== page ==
CROATIAN CINEMA POLICY: A STATE OF ART AND PROBLEMS
Croatian Cinema — Research Report
An extensive research of the
’state of art’ in Croatian cinema field was undertaken
in 2000-2001 by the state independent research company,
Strata Research, Zagreb. The project was supported by the
Regional Culture Office — Open Society Institute (Croatia)
grant and coordinated by Albert Kapović and Hrvoje Turković.
The research included 18 experts from different fields
of cinema. Here is a summary of the report.
STATE OF ART. Croatia is a country of a
very small cinema (and general) market (cc 120 cinemas;
with a decline in attendance), so that there are very limited
fields of enterprise that can be self-sustaining on the
market (mostly services: renting of equipment, expert services,
commercials, music clips; media publicity; distribution
of films, commercial cinemas, video-rentals). Most of cinema
enterprises are subvention dependent: main film production
(feature films, short film production), non-commercial
distribution and film presentation, education, and publications
Main source of subvention for different
cinematic activities is the state — the allocation of state
budget money through different Ministries (mainly through
the Ministry of Culture; but also — for education — through
the Ministry of Education, and the Ministry of Science).
Other main source of support is a customary participation
in production (co production) of feature films by the main
TV company Croatian Radio-Television (HRT; public television).
The Ministry of Culture money is distributed to the projects
(film-production projects; non-commercial presentation
programs; festival programs; amateur activity programs;
publication programs — magazines, books...) by expert commissioners
(an individual or a group). In the last two years the Ministry
of Culture has allocated to the cinema field activities
a budget of cc 4.033.000 EUR.
Production consists of 5 feature films and
up to 200 short films and videos per year (rough estimation).
In the nineties the Ministry of Culture support for short
films was blocked (with the exception of animated films),
but from 2000 on (with new government and new Minister
of Culture) short film-production support has been reinstated
— specifically for short documentaries, short features,
animated films and experimental film/video production.
On the basis of public tenders, individual commissioners
for each kind of films (feature films; short films, film
animation and experimental production) are deciding which
project will be supported.
There is an important output of non-professional and individual
artistic production in video and film, mostly out of the
State support system.
Technical basis of cinema (both production
and theatrical presentation) is very varied. Though there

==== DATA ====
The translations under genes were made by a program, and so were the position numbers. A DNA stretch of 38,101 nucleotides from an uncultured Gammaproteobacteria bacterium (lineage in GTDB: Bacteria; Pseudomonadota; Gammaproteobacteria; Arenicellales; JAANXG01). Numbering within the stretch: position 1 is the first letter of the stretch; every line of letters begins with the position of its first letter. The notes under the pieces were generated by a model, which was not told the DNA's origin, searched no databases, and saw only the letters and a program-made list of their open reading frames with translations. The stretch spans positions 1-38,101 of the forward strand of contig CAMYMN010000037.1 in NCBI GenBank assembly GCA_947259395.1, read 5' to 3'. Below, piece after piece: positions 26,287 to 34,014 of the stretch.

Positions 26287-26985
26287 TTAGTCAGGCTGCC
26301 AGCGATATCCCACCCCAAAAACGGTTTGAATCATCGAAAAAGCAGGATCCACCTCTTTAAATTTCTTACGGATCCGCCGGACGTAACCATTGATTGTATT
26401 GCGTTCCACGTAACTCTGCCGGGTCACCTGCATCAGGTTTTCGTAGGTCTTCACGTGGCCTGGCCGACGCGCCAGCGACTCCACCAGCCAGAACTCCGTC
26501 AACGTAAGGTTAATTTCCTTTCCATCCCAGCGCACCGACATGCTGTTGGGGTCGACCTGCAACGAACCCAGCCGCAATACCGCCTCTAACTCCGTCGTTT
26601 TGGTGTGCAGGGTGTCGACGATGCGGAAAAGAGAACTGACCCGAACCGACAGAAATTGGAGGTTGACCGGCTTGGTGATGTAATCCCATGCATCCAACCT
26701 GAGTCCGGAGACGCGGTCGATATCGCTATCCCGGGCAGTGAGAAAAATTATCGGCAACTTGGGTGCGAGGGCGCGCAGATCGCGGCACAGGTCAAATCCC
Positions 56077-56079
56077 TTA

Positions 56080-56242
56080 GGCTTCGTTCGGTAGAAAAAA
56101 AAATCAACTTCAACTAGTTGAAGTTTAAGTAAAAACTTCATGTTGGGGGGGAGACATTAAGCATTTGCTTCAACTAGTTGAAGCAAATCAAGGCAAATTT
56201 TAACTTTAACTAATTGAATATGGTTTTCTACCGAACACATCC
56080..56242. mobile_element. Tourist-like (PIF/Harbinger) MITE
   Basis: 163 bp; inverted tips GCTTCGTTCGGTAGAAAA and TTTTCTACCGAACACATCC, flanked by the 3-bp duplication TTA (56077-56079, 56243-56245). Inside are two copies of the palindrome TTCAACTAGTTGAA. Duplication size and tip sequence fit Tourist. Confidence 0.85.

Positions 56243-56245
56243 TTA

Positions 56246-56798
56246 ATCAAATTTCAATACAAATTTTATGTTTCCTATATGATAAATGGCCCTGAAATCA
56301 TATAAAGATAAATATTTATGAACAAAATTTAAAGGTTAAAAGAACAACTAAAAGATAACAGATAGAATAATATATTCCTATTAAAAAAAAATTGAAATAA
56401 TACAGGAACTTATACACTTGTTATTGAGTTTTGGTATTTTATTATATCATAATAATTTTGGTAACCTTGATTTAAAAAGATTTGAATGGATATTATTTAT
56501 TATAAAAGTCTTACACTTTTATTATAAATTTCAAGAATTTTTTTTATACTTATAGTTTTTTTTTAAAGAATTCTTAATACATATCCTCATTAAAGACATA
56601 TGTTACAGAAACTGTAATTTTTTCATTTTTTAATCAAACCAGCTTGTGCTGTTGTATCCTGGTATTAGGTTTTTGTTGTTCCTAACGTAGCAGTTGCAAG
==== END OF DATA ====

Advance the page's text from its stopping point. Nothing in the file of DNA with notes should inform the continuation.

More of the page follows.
is some new equipment in use, there is a prevalence of
the out-of date and overused one. Most of the film production
is performed in electronic media; only a small ratio of
films is produced originally on film medium.
Television (specifically Croatian Radio
Television, HRT) is the biggest production source of film
and video works, and the main exhibitor of films. It is
also a highly important co producer of feature films and
graduation films by the students of the Academy of Dramatic
Art, Zagreb. But, the HRT participation is individually
negotiated; there is no formal systematic regulation for
these TV-film collaborations.
Film production education is present in
several guises. One is through formal schooling, another
is through informal courses and workshops. On the university
level artistic film production is taught at the Academy
of Dramatic Art in Zagreb, Zagreb University (four year
study in the following departments: film and TV directing,
film and TV cinematography, film and TV editing, theatrical
and film dramaturgy, theatrical and film production management);
at the Art Academy in Zagreb, Zagreb University (four year
animation study, and two year media study), at the Art
Academy in Split, Split University (three year film/video
design study), at the School of Architecture, Zagreb University
(several courses in film and TV within Design study). There
is a summer workshop in feature film script writing, documentary
production, and production management at the international
Imaginary Academy in Grožnjan (Istria, Croatia), and many
workshops and courses organized by the Croatian Film Clubs’
Association (within the Summer Media School in Trakošćan),
or by its member ciné-clubs (one or several weeks courses,
for children and for adults on the association’s premises).
Film study is not taught autonomously, but
only as a course within other studies at the level of the
University. The oldest course is one taught at the Comparative